Simple extensions

If you encounter a problem submitting your work on time, you may be able to apply for an extension of five calendar days through a simple extension.  The application process will be different depending on the type of assessment and extensions cannot be granted for some assessment types like exams.

Special consideration

If exceptional circumstances mean you can’t complete an assessment, you need consideration for a longer period of time, or if you have essential commitments which impact your performance in an assessment, you may be eligible for special consideration or special arrangements.

Special consideration applications will not be affected by a simple extension application.

Using AI responsibly

Co-created with students, AI in Education includes lots of helpful examples of how students use generative AI tools to support their learning. It explains how generative AI works, the different tools available and how to use them responsibly and productively.

WK Topic Learning activity Learning outcomes
Week 01 STREAM 1: Introduction, concepts & global inequality; STREAM 2: Introduction ; STREAM 3: Introduction & background Online class (2 hr) LO1 LO4
Week 02 STREAM 1: Interdisciplinary lecture-Inequality in Australia; STREAM 2: External lecture (Dr. Rory Gallagher, Managing Director of the Behavioural Insights Team, Asia Pacific region); STREAM 3: Interdisciplinary lecture (Dr Angela Pattison & Callum Craigie); introduction to linear programming Online class (2 hr) LO1 LO4
Week 03 STREAM 1: Income taxation; STREAM 2:Brief tour of behavioural economics, Part I; STREAM 3:Linear programming(I) Online class (2 hr) LO1 LO3 LO4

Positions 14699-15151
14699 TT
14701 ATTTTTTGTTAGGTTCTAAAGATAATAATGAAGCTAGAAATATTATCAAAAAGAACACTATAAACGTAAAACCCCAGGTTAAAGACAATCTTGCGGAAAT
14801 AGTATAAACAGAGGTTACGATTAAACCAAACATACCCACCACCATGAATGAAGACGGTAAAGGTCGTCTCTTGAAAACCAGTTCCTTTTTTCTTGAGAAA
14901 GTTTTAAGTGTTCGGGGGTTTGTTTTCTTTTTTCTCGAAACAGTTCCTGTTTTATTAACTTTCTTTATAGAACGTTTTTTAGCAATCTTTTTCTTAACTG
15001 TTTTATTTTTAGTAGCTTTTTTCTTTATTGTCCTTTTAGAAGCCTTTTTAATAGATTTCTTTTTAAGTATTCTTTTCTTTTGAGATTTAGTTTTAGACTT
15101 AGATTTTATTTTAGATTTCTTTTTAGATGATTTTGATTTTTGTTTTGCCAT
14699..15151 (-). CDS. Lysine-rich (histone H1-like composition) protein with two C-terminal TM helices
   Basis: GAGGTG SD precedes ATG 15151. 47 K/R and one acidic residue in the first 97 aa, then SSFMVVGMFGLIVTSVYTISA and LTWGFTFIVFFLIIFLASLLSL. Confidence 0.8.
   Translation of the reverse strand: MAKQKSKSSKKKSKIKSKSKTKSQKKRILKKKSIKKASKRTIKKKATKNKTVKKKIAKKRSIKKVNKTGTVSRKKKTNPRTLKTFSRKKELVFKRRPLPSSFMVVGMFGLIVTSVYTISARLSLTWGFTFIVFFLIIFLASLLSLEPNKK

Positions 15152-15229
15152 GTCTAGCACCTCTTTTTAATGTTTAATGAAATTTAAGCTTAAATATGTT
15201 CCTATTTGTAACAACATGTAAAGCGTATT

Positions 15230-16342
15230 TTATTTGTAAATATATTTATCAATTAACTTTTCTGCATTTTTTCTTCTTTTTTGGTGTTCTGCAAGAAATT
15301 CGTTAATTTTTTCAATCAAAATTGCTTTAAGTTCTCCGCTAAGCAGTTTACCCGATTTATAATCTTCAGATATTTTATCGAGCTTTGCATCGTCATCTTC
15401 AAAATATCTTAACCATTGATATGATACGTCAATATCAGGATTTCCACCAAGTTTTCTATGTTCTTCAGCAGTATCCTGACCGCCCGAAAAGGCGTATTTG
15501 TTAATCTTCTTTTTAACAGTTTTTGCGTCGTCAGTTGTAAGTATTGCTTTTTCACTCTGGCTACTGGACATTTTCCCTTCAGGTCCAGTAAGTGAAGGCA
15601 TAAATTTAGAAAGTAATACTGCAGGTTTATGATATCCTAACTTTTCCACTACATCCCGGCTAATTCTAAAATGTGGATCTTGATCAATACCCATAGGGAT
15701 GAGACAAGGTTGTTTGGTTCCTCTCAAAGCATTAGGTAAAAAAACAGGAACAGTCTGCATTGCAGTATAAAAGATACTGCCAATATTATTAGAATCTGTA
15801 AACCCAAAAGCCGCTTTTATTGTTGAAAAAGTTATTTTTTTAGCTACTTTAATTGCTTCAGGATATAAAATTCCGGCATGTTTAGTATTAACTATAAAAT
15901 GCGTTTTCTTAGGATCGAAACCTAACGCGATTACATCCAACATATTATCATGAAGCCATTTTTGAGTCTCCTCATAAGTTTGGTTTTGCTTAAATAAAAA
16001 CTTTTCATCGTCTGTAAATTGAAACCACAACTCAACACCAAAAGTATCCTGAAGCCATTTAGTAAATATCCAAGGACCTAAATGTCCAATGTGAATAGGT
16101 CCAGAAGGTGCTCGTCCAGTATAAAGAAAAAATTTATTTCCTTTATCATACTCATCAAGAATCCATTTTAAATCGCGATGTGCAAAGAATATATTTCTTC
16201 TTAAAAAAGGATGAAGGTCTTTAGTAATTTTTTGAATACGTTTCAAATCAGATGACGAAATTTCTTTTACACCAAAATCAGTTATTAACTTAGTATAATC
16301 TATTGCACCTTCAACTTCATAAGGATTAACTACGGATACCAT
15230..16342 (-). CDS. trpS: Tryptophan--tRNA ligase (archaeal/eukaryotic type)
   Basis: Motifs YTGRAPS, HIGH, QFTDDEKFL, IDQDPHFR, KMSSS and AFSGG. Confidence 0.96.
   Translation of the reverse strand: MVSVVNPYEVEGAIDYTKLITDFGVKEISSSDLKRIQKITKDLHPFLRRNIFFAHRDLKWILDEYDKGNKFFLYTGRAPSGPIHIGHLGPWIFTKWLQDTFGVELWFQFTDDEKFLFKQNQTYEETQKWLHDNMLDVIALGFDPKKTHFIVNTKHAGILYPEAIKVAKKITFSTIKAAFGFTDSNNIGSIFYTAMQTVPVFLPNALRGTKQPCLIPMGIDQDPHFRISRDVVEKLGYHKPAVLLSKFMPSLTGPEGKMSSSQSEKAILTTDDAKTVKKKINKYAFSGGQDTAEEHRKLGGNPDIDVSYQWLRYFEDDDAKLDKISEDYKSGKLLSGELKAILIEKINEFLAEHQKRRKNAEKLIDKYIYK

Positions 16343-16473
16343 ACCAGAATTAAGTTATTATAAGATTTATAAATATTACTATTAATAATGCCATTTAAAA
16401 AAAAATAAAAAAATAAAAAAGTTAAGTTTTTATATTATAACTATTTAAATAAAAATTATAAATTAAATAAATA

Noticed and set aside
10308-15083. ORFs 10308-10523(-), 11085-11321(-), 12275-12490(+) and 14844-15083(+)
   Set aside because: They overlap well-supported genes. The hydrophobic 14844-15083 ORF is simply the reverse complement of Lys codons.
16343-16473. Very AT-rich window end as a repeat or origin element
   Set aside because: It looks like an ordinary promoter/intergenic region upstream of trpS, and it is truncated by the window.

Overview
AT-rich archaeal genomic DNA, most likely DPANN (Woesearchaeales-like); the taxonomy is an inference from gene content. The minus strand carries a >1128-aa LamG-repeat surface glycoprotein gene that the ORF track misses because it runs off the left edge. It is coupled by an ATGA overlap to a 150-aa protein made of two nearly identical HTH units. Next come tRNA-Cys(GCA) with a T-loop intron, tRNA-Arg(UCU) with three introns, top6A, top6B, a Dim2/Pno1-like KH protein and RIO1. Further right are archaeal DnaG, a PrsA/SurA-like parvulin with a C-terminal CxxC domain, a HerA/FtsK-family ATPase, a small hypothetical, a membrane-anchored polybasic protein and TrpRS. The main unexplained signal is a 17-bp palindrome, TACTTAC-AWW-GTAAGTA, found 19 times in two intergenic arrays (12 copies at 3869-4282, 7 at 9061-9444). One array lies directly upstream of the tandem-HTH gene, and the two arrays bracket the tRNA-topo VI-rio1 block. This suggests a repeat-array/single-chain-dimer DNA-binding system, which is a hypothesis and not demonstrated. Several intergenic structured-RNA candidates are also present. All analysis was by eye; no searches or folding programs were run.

STREAM 1: Tutorial 1; STREAM 2: Behavioural economics basics, Part I; STREAM 3: Using Solver in Excel Tutorial (1 hr) LO1 LO3 LO4
Week 04 STREAM 1: Inequality & mobility(I); STREAM 2: Brief tour of behavioural economics, Part II; STREAM 3:Linear programming(II) Online class (2 hr) LO1 LO3 LO4
STREAM 1: Tutorial 2; STREAM 2: Behavioural economics basics, part II; STREAM 3: Basic LP model Tutorial (1 hr) LO1 LO3 LO4
Week 05 STREAM 1: Inequality & mobility(II); STREAM 2:Behavioural interventions; STREAM 3: Balance sheet for Indigenous business Online class (2 hr) LO1 LO3 LO4
STREAM 1: Tutorial 3; STREAM 2: Causal analysis; STREAM 3: Basic model with native grasses Tutorial (1 hr) LO1 LO3 LO4
Week 06 STREAM 1: Attitudes toward inequality; STREAM 2: Evaluating behavioural interventions; STREAM 3: Final model Online class (2 hr) LO1 LO3 LO4
STREAM 1: Tutorial 4; STREAM 2: Regression models and power calculations; STREAM 3: LP model with Indigenous business Tutorial (1 hr) LO1 LO3 LO4
Week 07 STREAM 1: Wealth inequality; STREAM 2: Putting the project together; STREAM 3: Sensitivity analysis Online class (2 hr) LO1 LO3 LO4 LO6
STREAM 1: Tutorial 5; STREAM 2: Randomised controlled trials (RCTs); STREAM 3: Final model & sensitivity analysis Tutorial (1 hr) LO1 LO3 LO4 LO6
Week 08 STREAM 1: Written report & policy brief; STREAM 2: Writing it up: final report; STREAM 3: Written communication, report brief Online class (2 hr) LO1 LO2 LO3 LO4 LO5 LO6
Week 10 STREAMS 1, 2 & 3: Overview of communication principles Online class (2 hr) LO1 LO5
STREAMS 1, 2 &3: Rhetorical situation activity Tutorial (1 hr) LO1 LO5
Week 11 STREAMS 1, 2 & 3: Advanced research techniques Online class (2 hr) LO1 LO5
STREAMS 1, 2 & 3: Conducting research activity Tutorial (1 hr) LO1 LO5
Week 12 STREAMS 1, 2 & 3: Putting research techniques into practice Online class (2 hr) LO1 LO5
STREAMS 1, 2 & 3: Media product activity Tutorial (1 hr) LO1 LO5

Attendance and class requirements

Classes will be delivered online. 

Study commitment